White House spokesman John Kirby said: “What we’re focused on is holding the (Iran) regime accountable for what they are doing to these innocent political protesters.” (Reuters/File)
October 13, 2022
- On-off talks have been underway since 2021 to revive the deal
- President Joe Biden is “committed to not allowing Iran to achieve a nuclear weapons capability,” Kirby said
WASHINGTON: The United States on Thursday ruled out any imminent revival of the Iranian nuclear deal, issuing a downbeat assessment of long-stalled talks over the 2015 accord.
The landmark JCPOA deal has been in tatters since then-president Donald Trump withdrew the United States from it in 2018 and Iran later backed away from some of its own commitments.
On-off talks have been underway since 2021 to revive the deal, which gave Iran much-needed sanctions relief in return for curbs on its nuclear program.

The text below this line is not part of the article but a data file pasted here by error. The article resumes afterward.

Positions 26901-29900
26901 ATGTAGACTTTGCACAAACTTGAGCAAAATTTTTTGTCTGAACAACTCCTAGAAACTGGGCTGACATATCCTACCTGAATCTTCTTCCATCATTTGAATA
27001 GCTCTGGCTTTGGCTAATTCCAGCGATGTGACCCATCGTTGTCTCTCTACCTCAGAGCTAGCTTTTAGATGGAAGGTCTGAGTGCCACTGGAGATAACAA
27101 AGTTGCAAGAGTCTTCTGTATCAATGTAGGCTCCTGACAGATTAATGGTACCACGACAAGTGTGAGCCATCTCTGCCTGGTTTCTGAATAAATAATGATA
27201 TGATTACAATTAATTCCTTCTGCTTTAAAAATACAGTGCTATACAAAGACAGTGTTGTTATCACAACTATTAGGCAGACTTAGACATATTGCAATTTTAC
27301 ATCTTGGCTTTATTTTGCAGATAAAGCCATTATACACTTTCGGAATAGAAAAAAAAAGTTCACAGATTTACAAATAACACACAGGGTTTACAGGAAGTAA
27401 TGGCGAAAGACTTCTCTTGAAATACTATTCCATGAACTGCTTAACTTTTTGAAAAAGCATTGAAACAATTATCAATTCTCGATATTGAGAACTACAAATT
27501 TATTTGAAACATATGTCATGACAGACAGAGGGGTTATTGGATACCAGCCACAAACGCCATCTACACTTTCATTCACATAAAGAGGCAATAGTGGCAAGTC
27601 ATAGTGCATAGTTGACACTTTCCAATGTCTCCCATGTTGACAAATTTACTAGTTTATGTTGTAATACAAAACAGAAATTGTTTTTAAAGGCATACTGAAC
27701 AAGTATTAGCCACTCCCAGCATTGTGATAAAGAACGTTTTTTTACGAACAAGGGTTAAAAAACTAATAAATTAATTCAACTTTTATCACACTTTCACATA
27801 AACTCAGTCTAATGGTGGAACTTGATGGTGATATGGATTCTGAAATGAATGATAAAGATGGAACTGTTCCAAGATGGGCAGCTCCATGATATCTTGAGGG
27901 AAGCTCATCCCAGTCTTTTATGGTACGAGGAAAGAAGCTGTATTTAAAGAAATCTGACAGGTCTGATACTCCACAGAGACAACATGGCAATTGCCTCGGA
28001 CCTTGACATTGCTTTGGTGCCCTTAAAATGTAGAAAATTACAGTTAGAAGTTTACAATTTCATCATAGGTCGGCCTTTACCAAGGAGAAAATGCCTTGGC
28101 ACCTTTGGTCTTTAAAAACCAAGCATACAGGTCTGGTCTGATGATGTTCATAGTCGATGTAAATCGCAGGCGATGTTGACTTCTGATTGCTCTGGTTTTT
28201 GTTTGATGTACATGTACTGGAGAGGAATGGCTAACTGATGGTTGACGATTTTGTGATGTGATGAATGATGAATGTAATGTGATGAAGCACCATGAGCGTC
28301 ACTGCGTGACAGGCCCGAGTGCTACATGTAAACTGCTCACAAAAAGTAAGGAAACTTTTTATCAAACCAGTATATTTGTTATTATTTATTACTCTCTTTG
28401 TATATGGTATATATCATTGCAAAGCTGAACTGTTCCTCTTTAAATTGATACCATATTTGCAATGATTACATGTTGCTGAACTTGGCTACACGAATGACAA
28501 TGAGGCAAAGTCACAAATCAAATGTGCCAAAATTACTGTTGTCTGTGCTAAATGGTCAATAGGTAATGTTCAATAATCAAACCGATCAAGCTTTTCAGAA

“It’s not that we don’t want to see the JCPOA reimplemented, we of course do. We’re just not in a position where… that’s a likely outcome anytime in the near future,” White House spokesman John Kirby told reporters.
“What we’re focused on is holding the (Iran) regime accountable for what they are doing to these innocent political protesters.”
Protests and unrest have gripped the Islamic republic since Mahsa Amini, 22, died on September 16 after being arrested by the morality police in Tehran for allegedly violating the strict dress code for women.
The European Union had submitted in August a final draft of a modified nuclear text for the agreement, but there are key sticking points between Tehran and Washington and the UN nuclear watchdog.
President Joe Biden is “committed to not allowing Iran to achieve a nuclear weapons capability,” Kirby said.
“The president still believes that a diplomatic way forward is the best way forward to achieve that outcome.
“At this time, the Iranians have come back with unreasonable demands, many of which have nothing to do with the deal itself.”
In contrast, Iranian foreign ministry spokesman Nasser Kanani said earlier this month that the deal could still be revived and that work was ongoing.